By nickjohnson - July 17th, 2013

In the run up to the Incite Summit East, we  interviewed several of our leading corporate executive speakers. In this interview, we talk to Nora Denzel. Ms Denzel is now a director of Ericsson, Coinstar (the makers of Redbox), and Saba Software.  Up until September 2012 she was the SVP of Big Data and Marketing at Intuit.  We spent some time talking with her about the role of big data in consumer and small business marketing.


To kick things off, you were at Intuit for over 4 years, tell me about your role up until September 2012?


First, Intuit is an over $4B personal finance cloud company targeting the consumer and very small businesses.  It has leading brands such as Turbo Tax, Mint, Quicken and QuickBooks.  The company has over 50 million customers and growing.


My role was establishing and leading the Big Data strategy for the company. Our goal was to convert the insights from the data into value for our customers.  We called this strategy “Big Data for the Little Guy” meaning you didn’t have to a Fortune 500 company to benefit from the data insights.


How did the data portion of your job relate to the marketing portion?


At Intuit we recognized he evolution of marketing from a mantra of ‘sell’ to one of ‘service’.  We asked ourselves how we could use data to serve our customers better.  We wanted them to have an experience with us that so profoundly better they couldn’t imagine going back to what they had done before.


We used many things, along with data insights, to create amazing customer experiences.   However the name inside the company when were using data to enhance the customer experience was “data for delight”.


Can you give me one example of “data for delight”?


Sure.  As we observed small businesses, especially in the downturn we noticed something that virtually all had in common – the desire, almost primal need, to compare how they were doing versus other small businesses.


It could be a florist wanted to compare his or her revenue growth to other florists, or it could be the same florist wanting to know if any small businesses in their state or county were hiring new employees.


Observing business owners underscored that there was no place they could go, like the big companies could, to see how others were doing—even the US Government doesn’t’ report data or trends on the smallest of the small businesses (from 1 -10 employees). So small businesses were essentially operating in the dark when it came to how they were doing.


So what did you do to satisfy this need?


Quickly testing different ideas, we realized we had real time data that measured actual small business owner behavior – not their intended behavior as a marketing survey would – to answer their comparative questions.


So we issued a series of indices.  Indices which answered the businesses’ questions such as  ‘Is anyone hiring?’ ‘How does my revenue growth compare to others?’.  We decided early to make this new service available to all small businesses, those that were our customers and those who weren’t.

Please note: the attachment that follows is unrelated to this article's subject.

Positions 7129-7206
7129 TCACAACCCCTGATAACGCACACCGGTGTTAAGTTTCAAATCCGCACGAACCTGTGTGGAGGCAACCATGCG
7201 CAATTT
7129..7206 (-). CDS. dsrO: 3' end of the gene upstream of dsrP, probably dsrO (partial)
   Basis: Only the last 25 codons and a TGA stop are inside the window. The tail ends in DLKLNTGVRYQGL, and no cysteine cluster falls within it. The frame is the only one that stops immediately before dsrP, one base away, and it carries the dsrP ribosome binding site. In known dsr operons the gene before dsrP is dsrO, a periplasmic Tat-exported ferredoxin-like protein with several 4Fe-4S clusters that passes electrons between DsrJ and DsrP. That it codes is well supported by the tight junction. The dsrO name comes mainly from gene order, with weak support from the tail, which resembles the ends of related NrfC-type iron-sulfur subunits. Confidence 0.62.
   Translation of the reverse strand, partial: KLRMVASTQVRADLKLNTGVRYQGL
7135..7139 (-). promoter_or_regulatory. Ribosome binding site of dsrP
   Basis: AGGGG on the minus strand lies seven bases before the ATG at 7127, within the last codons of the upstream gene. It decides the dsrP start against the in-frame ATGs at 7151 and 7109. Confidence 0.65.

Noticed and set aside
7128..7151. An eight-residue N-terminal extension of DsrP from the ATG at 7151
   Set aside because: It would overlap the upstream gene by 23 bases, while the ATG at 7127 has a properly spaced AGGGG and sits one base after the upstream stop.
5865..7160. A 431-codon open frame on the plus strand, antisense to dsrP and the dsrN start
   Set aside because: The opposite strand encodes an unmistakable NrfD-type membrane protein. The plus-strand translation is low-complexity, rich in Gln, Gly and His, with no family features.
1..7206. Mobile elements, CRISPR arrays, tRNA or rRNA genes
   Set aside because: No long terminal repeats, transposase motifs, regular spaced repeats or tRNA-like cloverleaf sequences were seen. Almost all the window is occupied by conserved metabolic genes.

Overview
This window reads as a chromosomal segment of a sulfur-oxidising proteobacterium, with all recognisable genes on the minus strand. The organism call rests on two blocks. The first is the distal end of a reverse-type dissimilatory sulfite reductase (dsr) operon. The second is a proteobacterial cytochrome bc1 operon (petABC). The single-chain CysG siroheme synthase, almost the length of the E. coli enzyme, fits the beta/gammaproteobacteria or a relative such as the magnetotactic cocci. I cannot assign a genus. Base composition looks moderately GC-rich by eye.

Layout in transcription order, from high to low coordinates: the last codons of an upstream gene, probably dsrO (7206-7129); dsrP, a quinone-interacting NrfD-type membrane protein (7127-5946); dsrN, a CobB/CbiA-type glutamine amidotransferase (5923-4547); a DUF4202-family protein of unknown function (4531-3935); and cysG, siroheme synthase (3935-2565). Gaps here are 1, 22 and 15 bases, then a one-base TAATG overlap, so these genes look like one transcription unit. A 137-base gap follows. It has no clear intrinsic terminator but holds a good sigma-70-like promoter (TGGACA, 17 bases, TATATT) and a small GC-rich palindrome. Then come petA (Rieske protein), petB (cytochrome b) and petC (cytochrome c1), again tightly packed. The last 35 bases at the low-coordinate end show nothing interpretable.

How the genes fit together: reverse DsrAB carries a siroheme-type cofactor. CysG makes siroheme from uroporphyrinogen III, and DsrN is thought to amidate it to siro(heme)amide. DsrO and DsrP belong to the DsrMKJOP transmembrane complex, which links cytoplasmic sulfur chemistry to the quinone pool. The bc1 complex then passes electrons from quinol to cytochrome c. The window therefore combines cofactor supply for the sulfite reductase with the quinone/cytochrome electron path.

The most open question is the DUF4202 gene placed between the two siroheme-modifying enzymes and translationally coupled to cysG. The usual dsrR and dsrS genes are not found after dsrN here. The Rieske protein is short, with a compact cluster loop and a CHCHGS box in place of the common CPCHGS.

This is an example of marketing ‘serving’ our customers through the use of data, and not just using data to ‘sell’ to customers.


We’ve heard a lot about data privacy, how do programs like this deal with this issue?


Intuit has been providing financial services for over thirty years so the concept of data privacy isn’t something that is new.


Obviously complying with all the industry, state and local laws is table stakes in financial services.  One must go beyond what’s legally required and do a fair amount of self regulation.  To that end, companies like Intuit have clearly written data policies and provide easily-understood ‘opt-in’ and ‘opt-out’ policies when it comes to customer data.


At the end of the day financial services companies like Intuit are essentially selling ‘trust’.  So to behave in any way that erodes that trust would be opposite of the company core values.


Where does big data go in the future for marketers?


Big Data, or really big analytics and insights, get us closer to the marketing holy-grail—a more complete view into customer behavior, including their intent.  This is a marketer’s dream.


There are new tools to combine the transaction data (What have you bought from my company in the past?), with the behavioral data (How do you behave in my web store?), and with social data (What are you saying in public about certain topics including my services?).  Combining these together to harvest insights in a customers intent, sentiment and behaviors gives marketers more tools in their tool kit to service customers.


With the ability to harvest insights from Zettabytes of data we’re getting closer to making your customer experience similar to that in a small town where everyone knew who you were and knew what you liked.


Does this mean marketing gets more scientific?


I think marketing has always been a blend of art and science.  Today the science end has to do with the ability to measure almost everything often in real time—so in some sense the science is being used to inform the art in places that were unheard of just 5 years ago due to the lack of tools and storage capabilities.

We thank Nora Denzel, former SVP of Intuit’s Marketing and Big Data. If you'd like to hear more from Nora, you can download a recording of her speaking at Incite: Summit East held this September in New York City.  For more information visit (

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